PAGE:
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MQH Now is all about you and what you’re doing to make queer history in your own community. We’re featuring one monthly creator, and we’re be looking at queer artists, activists, educators, inventors—anyone making history right now!
If you’re doing something amazing and want to be featured, this is your chance! You can find more info and apply on our website.
This fall, Rockville, Maryland’s newest public elementary school will be the first in the district named for an openly gay person: Bayard Rustin.
Advocates say naming the school Bayard Rustin Elementary is a way to fight stigma, honor a civil rights legend who is often overlooked, and uplift and validate LGBTQ students.
“As a queer student, even in a progressive area, I was raised in a society that still attaches shame to my identity,” Jamie Griffith, a senior from Montgomery Blair High School in Silver Spring, testified to the board. “So a Bayard Rustin Elementary School is not only a well-deserved homage to a civil rights leader and hero, but a way to break stigma and give hope to future students who no longer have to feel trapped in the closet.”
Naming the school after Rustin would also raise awareness of an activist who’s largely been ignored by history because of his identity, advocates said Thursday. Rustin stood alongside Martin Luther King Jr. during the civil rights movement and was a leading organizer of the March on Washington for Jobs and Freedom in 1963. […]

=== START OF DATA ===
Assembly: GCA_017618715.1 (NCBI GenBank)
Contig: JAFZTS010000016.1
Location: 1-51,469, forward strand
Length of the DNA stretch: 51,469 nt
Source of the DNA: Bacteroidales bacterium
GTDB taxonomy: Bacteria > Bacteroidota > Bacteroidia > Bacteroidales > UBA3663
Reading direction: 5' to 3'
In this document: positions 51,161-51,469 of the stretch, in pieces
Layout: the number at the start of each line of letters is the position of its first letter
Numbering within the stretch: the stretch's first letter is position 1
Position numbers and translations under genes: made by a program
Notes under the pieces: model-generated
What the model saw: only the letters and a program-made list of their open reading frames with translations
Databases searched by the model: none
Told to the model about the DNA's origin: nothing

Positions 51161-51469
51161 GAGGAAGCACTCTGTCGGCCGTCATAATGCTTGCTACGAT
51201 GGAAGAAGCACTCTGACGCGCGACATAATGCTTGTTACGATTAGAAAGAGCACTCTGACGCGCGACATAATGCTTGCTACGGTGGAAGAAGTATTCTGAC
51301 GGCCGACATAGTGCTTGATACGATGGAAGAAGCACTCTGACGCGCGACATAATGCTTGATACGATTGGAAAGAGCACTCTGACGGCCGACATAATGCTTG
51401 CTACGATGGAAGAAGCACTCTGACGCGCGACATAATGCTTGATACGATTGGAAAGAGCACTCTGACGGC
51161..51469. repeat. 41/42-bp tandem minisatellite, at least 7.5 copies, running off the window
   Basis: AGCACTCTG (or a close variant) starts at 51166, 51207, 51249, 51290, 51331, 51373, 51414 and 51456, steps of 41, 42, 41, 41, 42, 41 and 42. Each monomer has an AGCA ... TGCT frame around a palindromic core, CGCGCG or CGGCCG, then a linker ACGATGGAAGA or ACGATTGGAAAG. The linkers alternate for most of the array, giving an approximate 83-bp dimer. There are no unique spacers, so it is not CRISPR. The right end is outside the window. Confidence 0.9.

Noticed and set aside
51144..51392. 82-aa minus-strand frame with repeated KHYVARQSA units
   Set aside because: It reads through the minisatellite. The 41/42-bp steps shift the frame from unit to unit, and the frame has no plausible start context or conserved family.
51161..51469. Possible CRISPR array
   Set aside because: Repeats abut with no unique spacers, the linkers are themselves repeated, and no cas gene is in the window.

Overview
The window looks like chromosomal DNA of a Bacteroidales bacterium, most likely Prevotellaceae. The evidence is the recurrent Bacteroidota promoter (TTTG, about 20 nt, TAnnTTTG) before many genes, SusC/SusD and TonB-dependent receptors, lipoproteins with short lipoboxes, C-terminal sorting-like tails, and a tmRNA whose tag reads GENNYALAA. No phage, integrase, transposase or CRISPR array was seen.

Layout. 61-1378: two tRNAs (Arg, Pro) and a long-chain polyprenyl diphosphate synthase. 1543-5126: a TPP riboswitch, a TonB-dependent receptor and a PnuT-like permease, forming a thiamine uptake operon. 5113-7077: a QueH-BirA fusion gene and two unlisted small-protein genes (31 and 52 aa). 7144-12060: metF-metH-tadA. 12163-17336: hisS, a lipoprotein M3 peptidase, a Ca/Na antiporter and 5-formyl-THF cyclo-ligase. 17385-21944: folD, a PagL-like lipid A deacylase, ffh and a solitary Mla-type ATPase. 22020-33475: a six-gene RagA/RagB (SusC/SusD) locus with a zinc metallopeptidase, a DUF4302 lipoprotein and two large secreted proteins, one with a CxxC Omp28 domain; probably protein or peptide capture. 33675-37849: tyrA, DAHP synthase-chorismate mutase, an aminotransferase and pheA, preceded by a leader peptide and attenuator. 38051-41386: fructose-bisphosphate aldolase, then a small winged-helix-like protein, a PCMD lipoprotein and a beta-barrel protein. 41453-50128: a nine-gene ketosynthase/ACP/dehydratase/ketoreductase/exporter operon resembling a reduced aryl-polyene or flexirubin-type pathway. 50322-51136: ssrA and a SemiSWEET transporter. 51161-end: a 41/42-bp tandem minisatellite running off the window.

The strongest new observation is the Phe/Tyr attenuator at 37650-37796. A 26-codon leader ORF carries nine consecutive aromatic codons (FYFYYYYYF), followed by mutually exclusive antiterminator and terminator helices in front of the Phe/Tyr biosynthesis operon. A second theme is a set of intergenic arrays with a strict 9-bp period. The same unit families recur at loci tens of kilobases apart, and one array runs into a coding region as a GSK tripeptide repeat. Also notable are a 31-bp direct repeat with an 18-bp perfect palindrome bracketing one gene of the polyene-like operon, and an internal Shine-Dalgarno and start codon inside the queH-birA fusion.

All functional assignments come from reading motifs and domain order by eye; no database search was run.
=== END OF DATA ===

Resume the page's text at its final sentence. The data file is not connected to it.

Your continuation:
The recognition of LGBTQ identities is gaining additional significance in the current political climate, testified Gabriel Acevero, a Montgomery Village resident who is running for state delegate.
“We have a hostile administration that is intent on erasing LGBTQ folks, recently taking us off the Census and banning transgender Americans from serving their country,” Acevero said. “Now more than ever we need to affirm LGBTQ youth, and that’s why Bayard Rustin is such a powerful name for this school.”
Police wear pride flags for publicity, to avoid critique, and to escape accountability for being fundamentally anti-Black/indigenous/queer/woman. We wear pride flags for revolution, resistance, and survival. Police are not our allies.
Last week, an anti-transgender lesbian told me I couldn’t call myself a “dyke.” I’m not sure if it’s because I’m not exclusively attracted to women or if it’s that I’m a trans woman. Either way, this word is a reclaimed slur for anyone who’s a woman attracted to women (and usually people who dress along the masculine spectrum). I’m trans, queer, and attracted to multiple genders. That doesn’t negate my womanhood or attraction to women.